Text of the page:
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Wiley Rein Attorneys Secure Appeals Court Win in Voting Rights Case

August 31, 2011

Working with the Maryland ACLU, Wiley Rein achieved a unanimous decision from the United States Court of Appeals for the Fourth Circuit on behalf of a voting rights organization and its volunteers that were seeking attorneys' fees. Partner Richard A. Simpson and Associates Kimberly A. Ashmore and Katrina A. Skowron were lead counsel on the appeal. Wiley Rein will donate any fees it obtains in the case to the ACLU.

The appeal arose out of a civil rights action against the Maryland Transit Administration that alleged an MTA regulation interfered with protected First Amendment activities, including voter registration, at bus and train stations. The district court granted summary judgment in favor of the plaintiffs, ruling that the regulation was unconstitutional, while awarding one dollar in nominal damages to each plaintiff, as requested. But the district court declined to grant injunctive relief, concluding that the MTA had agreed to suspend enforcement of the regulation pursuant to a joint motion the parties had filed, which the court had approved and deemed to be a "binding judicial undertaking."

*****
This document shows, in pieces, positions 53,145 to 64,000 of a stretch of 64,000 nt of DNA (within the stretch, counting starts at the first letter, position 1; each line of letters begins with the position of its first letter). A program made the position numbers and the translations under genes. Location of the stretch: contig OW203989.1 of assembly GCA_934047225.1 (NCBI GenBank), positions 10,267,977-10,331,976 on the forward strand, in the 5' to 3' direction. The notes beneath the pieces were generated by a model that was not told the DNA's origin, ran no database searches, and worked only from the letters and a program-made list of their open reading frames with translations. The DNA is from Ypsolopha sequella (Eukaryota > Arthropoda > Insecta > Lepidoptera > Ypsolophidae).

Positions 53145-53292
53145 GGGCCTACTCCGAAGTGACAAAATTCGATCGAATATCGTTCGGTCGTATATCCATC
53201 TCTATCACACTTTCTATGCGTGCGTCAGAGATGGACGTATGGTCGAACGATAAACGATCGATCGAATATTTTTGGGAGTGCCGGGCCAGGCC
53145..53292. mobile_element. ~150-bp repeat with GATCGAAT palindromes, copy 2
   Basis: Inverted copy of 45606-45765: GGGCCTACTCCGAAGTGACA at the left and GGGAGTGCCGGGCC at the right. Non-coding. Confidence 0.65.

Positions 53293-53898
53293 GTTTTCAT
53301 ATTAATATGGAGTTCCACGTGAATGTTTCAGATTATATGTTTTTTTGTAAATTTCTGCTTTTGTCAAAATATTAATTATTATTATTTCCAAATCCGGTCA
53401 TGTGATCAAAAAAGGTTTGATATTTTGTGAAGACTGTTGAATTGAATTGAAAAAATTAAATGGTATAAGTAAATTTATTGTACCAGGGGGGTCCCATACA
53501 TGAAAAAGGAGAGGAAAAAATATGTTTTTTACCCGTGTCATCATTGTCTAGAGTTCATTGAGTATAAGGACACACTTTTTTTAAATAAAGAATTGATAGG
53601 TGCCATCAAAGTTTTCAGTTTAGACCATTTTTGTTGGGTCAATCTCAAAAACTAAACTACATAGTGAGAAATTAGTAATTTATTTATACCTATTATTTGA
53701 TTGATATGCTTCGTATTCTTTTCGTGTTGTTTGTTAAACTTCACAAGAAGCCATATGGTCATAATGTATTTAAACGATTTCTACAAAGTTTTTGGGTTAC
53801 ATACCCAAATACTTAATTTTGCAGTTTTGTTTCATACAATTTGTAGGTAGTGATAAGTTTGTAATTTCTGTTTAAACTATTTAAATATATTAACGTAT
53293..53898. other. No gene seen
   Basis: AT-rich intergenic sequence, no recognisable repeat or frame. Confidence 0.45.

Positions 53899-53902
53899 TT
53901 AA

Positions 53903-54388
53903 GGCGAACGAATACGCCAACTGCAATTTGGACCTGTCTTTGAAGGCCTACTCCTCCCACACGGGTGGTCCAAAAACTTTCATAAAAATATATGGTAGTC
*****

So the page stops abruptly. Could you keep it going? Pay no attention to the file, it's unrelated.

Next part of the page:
Later, another district court judge, to whom the case had been reassigned, denied the plaintiffs' motion for attorneys' fees, based primarily on the fact that the court did not order injunctive relief, which was a large part of the relief plaintiffs had sought.

The appeals court disagreed. The Fourth Circuit ruled that the district court had erred in applying prior Supreme Court and Fourth Circuit jurisprudence. Further, the Fourth Circuit reasoned that the district court should have "credited" the plaintiffs for obtaining the MTA's agreement not to enforce the regulation when considering whether fees should be awarded and concluded that the rights at issue in the litigation were significant and served a public purpose. That led to the Fourth Circuit's conclusion that "this is the very form of litigation Congress wished to encourage" by allowing prevailing parties to recover fees. The case is Project Vote/Voting for America, Inc. v. Dickerson, No. 10-2403, 2011 WL 3796157 (4th Cir. Aug. 29, 2011).